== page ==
When resolving a region, first reveal all of the explorer tokens: the player with the highest total power is “triumphant” in that region. (Ties are broken going clockwise starting with the player with the emissary token.) The triumphant player gains any bonuses for that region: three of the regions allow the player to take the spirit totem, and the sacred lake awards the player 1 esteem point. In addition, if there are any decree tokens in that region, the player gains the bonus depicted as well.
Then, in order of descending power, each player present in the region will take one action, placing their explorers on an action space. Note that even if you have multiple explorers in the same region, you will still take only a single action, using a single space.
In the forest, each action space lets you choose one of the forest cards to gain resources—the spaces on the board are all equivalent, but since the market does not refill until the start of the next round, the player who goes first will have the most options to choose from. Discard the forest card and take tokens from the supply.
At the shore, players will spend fish to recruit islanders, placing the cards near their boats. The action spaces on the board will allow you to recruit one or two islanders, and some spaces will also allow you to wipe and refresh the market once during your turn. The cost to recruit the islander is at the top right of the card, and the icon at the top left shows which type of islander it is, with the ability at the bottom. The market is refilled immediately each time you recruit an islander.
The village allows you to activate the islanders you’ve recruited. Each hand icon lets you activate one islander, rotating the card 90 degrees to indicate that you’ve used them this round. Depending on which action space you take on the board, you’ll be able to task 1 to 3 islanders, and some spaces also let you gain a fish.
The four types of islanders do different things:
- Nobles give you esteem, and some also let you task a specific type of islander, which is like a bonus activation.
- Gatherers give you resources.
- Artisans let you trade resources or fish.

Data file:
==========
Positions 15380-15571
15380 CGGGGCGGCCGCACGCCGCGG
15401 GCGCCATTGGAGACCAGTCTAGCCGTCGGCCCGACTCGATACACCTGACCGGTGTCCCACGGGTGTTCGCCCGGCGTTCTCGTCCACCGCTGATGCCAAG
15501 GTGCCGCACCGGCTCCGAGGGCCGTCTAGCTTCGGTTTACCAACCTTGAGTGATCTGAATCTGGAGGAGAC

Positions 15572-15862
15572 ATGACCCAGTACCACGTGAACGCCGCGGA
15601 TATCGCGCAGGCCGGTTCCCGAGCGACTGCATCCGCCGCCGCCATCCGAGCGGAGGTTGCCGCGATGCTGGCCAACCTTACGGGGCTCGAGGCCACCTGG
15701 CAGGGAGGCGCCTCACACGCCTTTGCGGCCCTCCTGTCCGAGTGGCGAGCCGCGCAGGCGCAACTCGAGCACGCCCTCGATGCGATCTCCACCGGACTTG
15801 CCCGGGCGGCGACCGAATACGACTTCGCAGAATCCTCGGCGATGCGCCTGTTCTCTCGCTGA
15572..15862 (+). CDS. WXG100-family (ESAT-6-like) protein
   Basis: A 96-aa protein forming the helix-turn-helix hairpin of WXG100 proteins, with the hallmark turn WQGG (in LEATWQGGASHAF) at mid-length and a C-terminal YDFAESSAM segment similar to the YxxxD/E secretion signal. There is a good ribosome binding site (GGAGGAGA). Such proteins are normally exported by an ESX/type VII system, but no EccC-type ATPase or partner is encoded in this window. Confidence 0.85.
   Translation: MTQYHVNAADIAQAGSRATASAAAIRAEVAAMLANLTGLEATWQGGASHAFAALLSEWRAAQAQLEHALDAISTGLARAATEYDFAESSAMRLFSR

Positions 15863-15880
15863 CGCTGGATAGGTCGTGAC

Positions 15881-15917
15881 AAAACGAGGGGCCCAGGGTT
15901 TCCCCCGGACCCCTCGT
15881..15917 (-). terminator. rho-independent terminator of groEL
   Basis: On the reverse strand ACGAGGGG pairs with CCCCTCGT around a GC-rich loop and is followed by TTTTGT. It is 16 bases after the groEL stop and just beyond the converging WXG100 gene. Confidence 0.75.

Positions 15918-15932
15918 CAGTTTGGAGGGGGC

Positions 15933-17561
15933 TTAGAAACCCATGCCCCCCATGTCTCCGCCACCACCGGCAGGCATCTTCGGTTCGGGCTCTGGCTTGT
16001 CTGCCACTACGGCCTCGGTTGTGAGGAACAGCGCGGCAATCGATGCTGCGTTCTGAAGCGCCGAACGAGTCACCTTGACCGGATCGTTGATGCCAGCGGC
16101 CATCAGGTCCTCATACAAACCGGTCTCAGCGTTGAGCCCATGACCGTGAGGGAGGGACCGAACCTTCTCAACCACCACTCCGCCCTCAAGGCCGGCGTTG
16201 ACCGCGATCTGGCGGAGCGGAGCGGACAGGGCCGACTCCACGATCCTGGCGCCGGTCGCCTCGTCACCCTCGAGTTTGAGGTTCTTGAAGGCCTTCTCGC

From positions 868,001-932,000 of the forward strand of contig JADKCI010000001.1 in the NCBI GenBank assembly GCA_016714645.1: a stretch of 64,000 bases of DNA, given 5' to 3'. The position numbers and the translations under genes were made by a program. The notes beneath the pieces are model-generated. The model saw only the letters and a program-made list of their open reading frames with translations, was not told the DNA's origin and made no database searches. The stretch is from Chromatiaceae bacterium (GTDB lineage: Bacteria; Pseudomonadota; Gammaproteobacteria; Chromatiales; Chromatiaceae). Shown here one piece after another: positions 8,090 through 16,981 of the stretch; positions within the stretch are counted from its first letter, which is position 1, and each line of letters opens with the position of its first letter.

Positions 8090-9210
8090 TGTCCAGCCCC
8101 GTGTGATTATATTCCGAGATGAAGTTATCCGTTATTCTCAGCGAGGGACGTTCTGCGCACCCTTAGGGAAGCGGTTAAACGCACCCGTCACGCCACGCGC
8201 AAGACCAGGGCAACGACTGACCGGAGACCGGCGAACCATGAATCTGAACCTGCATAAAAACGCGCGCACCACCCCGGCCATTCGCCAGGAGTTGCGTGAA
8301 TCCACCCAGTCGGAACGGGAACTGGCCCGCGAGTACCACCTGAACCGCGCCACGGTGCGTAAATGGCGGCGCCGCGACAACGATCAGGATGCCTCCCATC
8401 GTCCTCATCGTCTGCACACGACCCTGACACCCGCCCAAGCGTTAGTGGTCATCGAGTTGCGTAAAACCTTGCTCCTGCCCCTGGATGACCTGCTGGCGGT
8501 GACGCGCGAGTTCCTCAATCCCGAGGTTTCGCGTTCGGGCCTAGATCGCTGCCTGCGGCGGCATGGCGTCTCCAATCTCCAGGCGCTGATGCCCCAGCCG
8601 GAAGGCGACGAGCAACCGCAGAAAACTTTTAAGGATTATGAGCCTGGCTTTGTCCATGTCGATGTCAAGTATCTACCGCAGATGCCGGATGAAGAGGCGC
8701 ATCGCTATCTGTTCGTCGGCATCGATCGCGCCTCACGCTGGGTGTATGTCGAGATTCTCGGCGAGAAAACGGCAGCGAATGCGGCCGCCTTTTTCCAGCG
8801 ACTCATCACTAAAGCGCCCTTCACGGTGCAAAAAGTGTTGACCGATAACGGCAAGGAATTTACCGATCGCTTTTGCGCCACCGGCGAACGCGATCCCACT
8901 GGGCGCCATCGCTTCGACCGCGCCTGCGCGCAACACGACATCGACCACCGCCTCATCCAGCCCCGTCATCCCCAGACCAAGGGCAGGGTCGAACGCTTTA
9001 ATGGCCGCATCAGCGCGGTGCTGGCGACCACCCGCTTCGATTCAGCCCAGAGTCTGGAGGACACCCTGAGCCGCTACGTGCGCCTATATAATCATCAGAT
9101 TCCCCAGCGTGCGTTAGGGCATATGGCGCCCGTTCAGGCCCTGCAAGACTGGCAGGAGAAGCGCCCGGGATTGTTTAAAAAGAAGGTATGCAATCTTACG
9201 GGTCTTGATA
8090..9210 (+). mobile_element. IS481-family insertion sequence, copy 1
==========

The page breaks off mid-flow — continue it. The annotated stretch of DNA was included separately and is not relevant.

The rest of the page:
- Priests provide bonus effects related to paying tributes.
The action spaces at the sacred lake have three different effects. Each bowl icon allows you to offer one tribute. The card icon lets you draw 2 elder cards and keep one. The emissary icon lets you take the emissary token for the next round.
To offer a tribute, pay the resources shown on the altar back to the supply, and then take a card from that tribute deck. If you have the spirit totem, then whenever any player offers a tribute to that spirit, you gain 1 esteem.
The elder cards will give you points at the end of the game for fulfilling the conditions on them. For instance, it may want you to collect a specific resource, recruit a number of islanders, or hold a particular spirit totem when the game ends. Most have 3 levels—you will score for the highest level that you complete.
After resolving the sacred lake region, the round is over and you set up for the next round: discard the decree tokens. Take all of your explorer tokens back. Reset all of your tasked islander cards back to vertical. Discard any remaining forest cards and replace them.
The game ends after the 5th round, at which point there will be no more decree tokens. Gain esteem for all of your collected tribute cards, as well as elder cards if you’ve fulfilled the requirements. The highest score wins; ties are broken going clockwise starting with the emissary.
Why You Should Play Buru
Before I dig into the gameplay, I wanted to talk about the theme: it’s set in 14th century Indonesia, during the period in which King Hayam Wuruk expanded his kingdom across these scattered islands (including Buru). It’s a period depicted as a golden age, the largest empire in Southeast Asia, and its influence can still be seen in modern-day Indonesia. I didn’t know much about it before playing Buru, but the brief description provided in the rulebook made me wonder a bit: was this another game about empire-building, a theme that has increasingly been criticized for glorifying imperialism and colonialism? Personally, I’ve found myself generally less excited to play games that involve exploiting indigenous peoples—or games that gloss over the ugly realities underlying the theme.
That led me to poke around a bit, though admittedly most of what I could find was through Wikipedia. There aren’t a lot of primary sources available, and since history is written by the victors, the fact that there’s an epic poem celebrating Hayam Wuruk doesn’t necessarily prove much. It does sound like the Indonesian empire relied more heavily on diplomacy than warfare, and that in some cases being spread out across so many islands meant that it was an empire in name more than in practice, and this is reflected in the gameplay, where you’re recruiting islanders and respecting their traditions rather than just battling and conquering them. In practice, though, you’re still moving into occupied lands and competing to become governor.